This was forecast to be one of the, if not the, hottest days of the year. It was also our first long ride on the new tandem – a 63 mile trip involving some steep gradients, notably the 10% climb of Tram Hill that takes one up to Brill itself and so representing a test of gears and brakes.  The ride itself was something of a shakedown ride, being an opportunity to make sure that the bike was spot on in its setup for both riders – very important, given that the intention is to tour on this bike.

Prior to the ride, I’d fitted four bottle cages (we took three 750ml bottles on the day), and the handlebar bag. In fitting the handlebar bag I’d rotated the front bars in the stem to help the cable runs, which changed the angle of the grips and bar ends. This made the bars more comfortable. While out on the run, we stopped three times, to adjust the stoker’s seat angle, and on one of the stops we also adjusted her handlebar angle.  By the end of the day she was happy with the angle of the saddle, and the remaining adjustments will probably involve trimming the length of the stoker handlebars.

We had no problems getting up (or down) any of the gradients. I tried to use the full range gears, but didn’t need the very bottom gears or the top gears. The Rohloff hub continues to perform well in all respects, except the gear shifter seems a bit vague about which gear is engaged (the raven that is the pointer sometimes seems to be between numbers!). I’m particularly pleased with have thing three stopping brakes. By this, I mean that on the Dawes we have an Arai drag brake (which is for slowing down on descents, not actually stopping) and two cantilevers. Unfortunately the rear cantilever is rather spongy. I’ve been thinking that the reliance on the front brake has been the real cause of the two front tyre blowouts we’ve had in the last couple of years. On the Thorn tandem, both front and rear V-brakes are very effective stoppers, as is the Hope hydraulic disc brake on the rear wheel. On this ride, I was trying to use the rear V-brake, which takes a little practice as it’s controlled by a thumb shifter (I think it’s actually a bar end gear lever on friction). The added confidence inspired by having three fully functional brakes is huge, and also gives me confidence in Thorn’s FAQ on braking tandems!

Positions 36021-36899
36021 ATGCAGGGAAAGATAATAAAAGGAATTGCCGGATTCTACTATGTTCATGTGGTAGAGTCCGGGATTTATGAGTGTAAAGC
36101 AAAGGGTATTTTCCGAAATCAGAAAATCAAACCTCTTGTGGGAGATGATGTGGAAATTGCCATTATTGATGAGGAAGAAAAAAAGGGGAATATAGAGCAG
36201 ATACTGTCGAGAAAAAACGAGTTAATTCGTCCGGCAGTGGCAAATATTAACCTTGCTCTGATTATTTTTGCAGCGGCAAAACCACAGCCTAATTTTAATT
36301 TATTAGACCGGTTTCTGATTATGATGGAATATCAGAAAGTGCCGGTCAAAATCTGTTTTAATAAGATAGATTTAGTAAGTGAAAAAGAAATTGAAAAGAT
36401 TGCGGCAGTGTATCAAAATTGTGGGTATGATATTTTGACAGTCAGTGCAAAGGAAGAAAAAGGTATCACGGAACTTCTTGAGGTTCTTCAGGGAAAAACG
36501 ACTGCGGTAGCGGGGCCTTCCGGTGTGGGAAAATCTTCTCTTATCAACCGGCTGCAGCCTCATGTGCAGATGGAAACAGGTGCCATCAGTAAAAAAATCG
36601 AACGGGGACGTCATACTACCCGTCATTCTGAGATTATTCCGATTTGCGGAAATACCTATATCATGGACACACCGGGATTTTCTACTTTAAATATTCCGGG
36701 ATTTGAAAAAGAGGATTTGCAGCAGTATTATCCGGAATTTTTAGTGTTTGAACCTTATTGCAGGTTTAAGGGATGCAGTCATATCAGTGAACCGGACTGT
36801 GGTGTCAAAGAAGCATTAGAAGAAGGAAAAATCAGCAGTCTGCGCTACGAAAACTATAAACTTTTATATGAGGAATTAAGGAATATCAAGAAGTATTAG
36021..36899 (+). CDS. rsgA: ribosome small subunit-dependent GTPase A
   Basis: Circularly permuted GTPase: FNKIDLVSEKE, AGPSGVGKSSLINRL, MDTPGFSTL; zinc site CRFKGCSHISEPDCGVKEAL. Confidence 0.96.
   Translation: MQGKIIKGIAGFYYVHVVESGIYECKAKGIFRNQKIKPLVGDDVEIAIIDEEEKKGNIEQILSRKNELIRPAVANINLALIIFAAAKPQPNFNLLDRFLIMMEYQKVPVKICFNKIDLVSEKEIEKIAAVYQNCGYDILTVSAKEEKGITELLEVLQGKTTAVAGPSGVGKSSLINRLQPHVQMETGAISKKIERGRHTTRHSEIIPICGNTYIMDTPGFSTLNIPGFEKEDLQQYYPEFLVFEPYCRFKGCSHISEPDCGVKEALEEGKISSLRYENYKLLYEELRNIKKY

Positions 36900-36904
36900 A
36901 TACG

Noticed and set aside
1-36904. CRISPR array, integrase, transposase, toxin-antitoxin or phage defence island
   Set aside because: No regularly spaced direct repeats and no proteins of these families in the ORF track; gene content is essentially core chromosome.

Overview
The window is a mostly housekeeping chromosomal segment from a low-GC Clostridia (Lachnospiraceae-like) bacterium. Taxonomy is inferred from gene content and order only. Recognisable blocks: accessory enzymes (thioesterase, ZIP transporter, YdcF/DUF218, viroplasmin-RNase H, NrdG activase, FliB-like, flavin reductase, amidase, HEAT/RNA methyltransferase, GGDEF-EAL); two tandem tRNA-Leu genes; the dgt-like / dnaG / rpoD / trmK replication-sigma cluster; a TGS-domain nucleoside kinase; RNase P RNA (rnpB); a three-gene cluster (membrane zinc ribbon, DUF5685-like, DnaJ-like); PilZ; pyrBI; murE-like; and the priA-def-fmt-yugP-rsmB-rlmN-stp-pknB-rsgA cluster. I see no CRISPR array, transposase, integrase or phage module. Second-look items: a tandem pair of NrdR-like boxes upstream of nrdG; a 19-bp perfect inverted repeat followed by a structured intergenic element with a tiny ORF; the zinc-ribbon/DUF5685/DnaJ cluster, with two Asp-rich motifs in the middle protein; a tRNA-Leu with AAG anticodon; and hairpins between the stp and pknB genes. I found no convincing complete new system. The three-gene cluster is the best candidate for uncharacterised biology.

We had intended after the ride to have a go with taking the frame apart and packing the bike in the car. But I was distracted by Stage 9 of the Tour de France and we were both somewhat singed by the sunny conditions and, dare I say it, rather tired. So that will have to wait until part 4 of this review. I’m still very pleased with the new tandem. So far we’re ridden to work  and back a few times, had a couple of short tester runs – but this was the first ‘serious’ outing, and it was genuinely smile-inducing.

No photos. Unfortunately when I tried, I discovered that all three sets of batteries had run down!